Just in time for the wide release of Carnage today, Chris Vognar from the Dallas Morning News has released a video comparing and contrasting Hans Landa versus Alan Cowan, the character that Mr. Waltz plays in Carnage.
While it is known that Mr. Waltz hesitates to compare his performances from each other, I feel that Vognar had some valid points which echoed my own sentiments – Cowan is a very reptilian, slithering, shifting character. The only one of the four who remains composed throughout except when it comes to losing his possessions (versus emotional upset with the situation at hand, of which he is indifferent.) Carnage is sure to delight all fans of Waltz who have been waiting for a role to truly highlight his talents again.
However, where my opinion differs from Mr. Vognar, is that, despite both performances holding a subtle, nuanced, polished menace, Cowan is a shark without a prey in this film. He toys with each of the people in the room but ultimately does not latch into the jugular of any one. The role, and ultimately the performance is tempered by a lack of “the kill”, the feeling of the interminable loop the characters are caught up in, that there will be no come-uppance, no resolution. The arguments between them could continue to go on without end. In that, Cowan is fundamentally unlike Landa and thus the performance of Cowan, while cold and indifferent and polished, lacked the very nuanced calculation of Landa which was always clearly working in his mind.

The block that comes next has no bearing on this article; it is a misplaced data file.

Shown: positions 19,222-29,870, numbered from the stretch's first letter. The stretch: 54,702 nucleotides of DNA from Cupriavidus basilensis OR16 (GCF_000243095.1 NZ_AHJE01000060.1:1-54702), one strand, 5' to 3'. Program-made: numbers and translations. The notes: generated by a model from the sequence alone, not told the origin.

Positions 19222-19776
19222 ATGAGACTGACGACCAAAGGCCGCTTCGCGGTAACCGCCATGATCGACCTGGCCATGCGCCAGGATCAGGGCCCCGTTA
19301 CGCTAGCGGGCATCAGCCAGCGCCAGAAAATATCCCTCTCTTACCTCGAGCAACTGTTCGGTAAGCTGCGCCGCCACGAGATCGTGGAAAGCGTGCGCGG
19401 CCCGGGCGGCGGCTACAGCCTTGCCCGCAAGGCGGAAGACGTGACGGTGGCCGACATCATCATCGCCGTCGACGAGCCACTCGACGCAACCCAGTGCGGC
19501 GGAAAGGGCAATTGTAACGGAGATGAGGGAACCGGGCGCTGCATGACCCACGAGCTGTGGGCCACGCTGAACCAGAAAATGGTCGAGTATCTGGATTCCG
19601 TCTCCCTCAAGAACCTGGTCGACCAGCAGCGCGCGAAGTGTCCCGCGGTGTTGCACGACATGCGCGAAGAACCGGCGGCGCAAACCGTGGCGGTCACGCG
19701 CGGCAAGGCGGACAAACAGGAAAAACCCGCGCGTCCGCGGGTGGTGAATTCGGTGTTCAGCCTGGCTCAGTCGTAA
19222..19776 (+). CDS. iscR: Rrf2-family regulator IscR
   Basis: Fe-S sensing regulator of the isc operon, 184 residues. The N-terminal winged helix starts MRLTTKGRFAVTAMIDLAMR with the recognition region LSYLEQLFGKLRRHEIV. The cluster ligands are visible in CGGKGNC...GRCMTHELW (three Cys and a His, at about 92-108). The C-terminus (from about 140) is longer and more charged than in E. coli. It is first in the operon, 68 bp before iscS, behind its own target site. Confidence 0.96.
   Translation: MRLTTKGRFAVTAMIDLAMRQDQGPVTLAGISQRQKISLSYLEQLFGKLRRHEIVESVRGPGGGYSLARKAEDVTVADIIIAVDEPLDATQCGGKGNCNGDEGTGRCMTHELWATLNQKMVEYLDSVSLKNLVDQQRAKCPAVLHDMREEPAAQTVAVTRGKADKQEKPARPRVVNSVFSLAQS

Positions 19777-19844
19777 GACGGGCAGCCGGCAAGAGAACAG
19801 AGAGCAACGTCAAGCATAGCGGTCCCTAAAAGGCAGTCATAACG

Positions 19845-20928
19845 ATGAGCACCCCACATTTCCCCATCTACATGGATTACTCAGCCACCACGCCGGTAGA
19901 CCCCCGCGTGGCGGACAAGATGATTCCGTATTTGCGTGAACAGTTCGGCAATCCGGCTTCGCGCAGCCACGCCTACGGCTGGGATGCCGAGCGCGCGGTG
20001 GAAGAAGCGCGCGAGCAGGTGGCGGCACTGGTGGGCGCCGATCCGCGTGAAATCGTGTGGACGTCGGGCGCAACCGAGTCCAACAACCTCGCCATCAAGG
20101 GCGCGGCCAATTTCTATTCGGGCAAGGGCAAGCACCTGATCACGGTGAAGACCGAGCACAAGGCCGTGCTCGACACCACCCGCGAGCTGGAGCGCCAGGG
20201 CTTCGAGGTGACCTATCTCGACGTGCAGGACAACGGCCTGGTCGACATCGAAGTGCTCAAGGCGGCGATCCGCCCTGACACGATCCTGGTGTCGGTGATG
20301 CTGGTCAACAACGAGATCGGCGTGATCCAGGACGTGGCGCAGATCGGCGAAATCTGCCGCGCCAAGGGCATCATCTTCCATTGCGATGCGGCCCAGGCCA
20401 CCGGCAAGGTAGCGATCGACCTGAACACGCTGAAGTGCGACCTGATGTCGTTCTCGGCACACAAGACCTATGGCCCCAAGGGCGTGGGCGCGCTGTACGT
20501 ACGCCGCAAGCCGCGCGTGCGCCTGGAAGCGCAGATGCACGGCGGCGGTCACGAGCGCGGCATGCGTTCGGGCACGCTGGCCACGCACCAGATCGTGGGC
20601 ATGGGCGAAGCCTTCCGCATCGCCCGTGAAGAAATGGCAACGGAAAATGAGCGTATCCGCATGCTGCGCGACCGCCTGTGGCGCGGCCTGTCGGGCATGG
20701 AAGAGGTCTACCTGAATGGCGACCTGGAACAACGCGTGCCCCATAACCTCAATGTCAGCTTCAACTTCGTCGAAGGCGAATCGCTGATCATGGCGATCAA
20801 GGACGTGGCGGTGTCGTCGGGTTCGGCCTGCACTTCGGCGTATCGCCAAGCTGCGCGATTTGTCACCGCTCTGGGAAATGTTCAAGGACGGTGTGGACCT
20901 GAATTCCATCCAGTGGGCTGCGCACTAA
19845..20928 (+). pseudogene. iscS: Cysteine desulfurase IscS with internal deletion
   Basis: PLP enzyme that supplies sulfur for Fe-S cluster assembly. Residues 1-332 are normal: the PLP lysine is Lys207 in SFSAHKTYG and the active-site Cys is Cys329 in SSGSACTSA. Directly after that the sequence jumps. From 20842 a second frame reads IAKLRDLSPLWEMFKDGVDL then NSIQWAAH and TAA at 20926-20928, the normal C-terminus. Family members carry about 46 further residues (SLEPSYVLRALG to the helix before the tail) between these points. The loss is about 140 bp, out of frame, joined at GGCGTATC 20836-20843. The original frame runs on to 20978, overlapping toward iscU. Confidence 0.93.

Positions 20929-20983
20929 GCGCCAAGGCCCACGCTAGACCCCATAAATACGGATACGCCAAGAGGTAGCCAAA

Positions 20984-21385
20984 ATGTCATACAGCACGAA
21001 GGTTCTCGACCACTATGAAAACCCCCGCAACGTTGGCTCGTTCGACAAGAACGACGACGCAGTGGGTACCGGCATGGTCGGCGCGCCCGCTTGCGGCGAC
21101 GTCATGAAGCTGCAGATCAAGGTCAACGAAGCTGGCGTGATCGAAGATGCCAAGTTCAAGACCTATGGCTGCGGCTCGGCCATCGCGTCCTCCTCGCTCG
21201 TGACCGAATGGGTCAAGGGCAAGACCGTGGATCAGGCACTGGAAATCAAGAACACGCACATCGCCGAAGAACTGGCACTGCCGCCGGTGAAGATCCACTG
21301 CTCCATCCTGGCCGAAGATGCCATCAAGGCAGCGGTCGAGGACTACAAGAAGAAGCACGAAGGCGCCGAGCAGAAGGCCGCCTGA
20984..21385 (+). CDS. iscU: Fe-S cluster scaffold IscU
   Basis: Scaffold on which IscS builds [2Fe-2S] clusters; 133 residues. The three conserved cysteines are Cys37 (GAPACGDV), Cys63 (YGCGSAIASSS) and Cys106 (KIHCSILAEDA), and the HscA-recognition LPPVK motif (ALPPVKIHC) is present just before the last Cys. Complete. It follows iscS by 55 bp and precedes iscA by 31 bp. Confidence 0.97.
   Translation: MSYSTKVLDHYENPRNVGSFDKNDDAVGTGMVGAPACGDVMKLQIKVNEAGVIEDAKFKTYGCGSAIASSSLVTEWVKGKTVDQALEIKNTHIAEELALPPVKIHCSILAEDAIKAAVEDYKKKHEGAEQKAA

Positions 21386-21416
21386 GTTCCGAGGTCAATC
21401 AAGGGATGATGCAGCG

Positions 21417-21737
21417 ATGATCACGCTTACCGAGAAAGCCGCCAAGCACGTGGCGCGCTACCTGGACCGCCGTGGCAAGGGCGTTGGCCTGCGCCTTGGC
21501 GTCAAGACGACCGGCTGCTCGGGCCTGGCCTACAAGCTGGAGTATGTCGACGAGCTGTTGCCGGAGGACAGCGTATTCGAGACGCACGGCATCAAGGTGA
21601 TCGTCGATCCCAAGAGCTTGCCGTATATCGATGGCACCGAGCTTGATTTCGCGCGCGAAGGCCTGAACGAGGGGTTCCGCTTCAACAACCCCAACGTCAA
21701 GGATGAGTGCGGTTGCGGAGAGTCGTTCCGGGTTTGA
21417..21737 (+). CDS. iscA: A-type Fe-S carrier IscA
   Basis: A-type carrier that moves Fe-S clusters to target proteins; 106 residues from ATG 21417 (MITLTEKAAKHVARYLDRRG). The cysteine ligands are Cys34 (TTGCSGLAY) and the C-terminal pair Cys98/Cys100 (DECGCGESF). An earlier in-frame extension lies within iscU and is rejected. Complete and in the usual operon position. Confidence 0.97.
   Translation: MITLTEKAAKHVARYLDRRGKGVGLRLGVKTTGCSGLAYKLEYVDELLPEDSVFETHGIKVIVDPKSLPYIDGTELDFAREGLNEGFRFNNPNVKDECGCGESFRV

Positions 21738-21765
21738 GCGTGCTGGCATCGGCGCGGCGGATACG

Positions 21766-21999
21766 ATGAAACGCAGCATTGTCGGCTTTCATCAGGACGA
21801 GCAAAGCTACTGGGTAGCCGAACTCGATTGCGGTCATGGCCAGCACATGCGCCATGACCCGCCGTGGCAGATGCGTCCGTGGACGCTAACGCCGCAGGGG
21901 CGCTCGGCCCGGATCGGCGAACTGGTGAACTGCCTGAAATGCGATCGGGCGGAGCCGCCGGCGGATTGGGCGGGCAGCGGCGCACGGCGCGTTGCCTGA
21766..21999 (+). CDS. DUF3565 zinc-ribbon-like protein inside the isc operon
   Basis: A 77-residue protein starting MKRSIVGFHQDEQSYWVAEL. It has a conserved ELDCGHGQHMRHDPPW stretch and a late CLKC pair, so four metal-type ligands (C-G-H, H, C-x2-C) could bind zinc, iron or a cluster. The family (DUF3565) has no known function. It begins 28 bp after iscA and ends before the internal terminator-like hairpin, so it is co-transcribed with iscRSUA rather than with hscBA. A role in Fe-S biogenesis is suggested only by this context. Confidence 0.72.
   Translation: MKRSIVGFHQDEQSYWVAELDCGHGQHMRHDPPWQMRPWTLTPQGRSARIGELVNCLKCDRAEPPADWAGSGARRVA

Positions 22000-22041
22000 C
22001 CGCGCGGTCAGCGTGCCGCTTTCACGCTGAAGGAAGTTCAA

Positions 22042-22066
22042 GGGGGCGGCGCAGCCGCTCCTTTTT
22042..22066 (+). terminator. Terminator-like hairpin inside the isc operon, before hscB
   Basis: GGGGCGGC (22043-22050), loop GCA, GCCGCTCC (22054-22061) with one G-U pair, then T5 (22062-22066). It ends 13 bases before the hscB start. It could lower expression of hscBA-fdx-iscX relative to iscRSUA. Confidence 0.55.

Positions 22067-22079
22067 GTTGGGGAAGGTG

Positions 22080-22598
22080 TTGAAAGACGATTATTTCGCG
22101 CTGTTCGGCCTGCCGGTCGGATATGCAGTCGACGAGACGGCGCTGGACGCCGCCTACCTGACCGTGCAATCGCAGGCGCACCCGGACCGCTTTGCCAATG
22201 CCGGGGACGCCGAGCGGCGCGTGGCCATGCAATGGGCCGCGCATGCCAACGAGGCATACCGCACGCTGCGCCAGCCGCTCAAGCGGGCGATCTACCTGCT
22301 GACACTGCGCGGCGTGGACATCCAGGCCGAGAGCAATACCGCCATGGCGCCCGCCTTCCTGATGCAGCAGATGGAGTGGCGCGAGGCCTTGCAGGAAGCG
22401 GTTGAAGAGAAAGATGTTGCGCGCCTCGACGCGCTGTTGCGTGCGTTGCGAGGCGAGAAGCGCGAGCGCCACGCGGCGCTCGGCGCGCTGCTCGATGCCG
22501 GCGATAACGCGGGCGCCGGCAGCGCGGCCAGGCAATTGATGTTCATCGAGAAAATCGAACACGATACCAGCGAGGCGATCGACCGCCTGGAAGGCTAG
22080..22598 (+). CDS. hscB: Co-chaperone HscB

It is obvious in the first 20 minutes, the descent into Hell of Perrier LaPadite, and then in subsequent meetings with Landa, Waltz’s performance belied the constantly analyzing, calculating, critical nature of the character. It was visible through a slight twitch, or muscle shift, that Landa had something going on and was always playing the board several moves ahead. Cowan was not engaged in this level of disciplined concentration. The role simply did not demand it. Quite the contrary, the role demanded a distracted annoyance, of which Waltz excelled in delivering. Therefore to compare the two characters, you can bring in the role of August Rosenbluth – where Waltz, again, portrays the charming, smooth, polished cold type of role, but this time as a man on the edge of losing everything he holds dear. Or as Richelieu in the Three Musketeers where he must retain his composure in the face of incompetence while scheming in the background. All of these roles could theoretically be called facets of Landa but to hold every role that Waltz plays from here on out to the benchmark of Landa is doing him and his work a vast disservice. These roles simply do not demand what Landa demanded. It is likely he will never play another role that demands what Landa required.
It would, of course, be preferable if Mr. Waltz’s work was not compared to Landa, which has gone down in history as one of the best performances ever delivered, and instead judged on their own merit in the place of the piece as a whole. In that aspect, a clearer picture of Waltz’s performance and work can be assessed and judged on its’ own merit in the context of the work, and not up against a benchmark that would be impossibly high for anyone to ever hit again.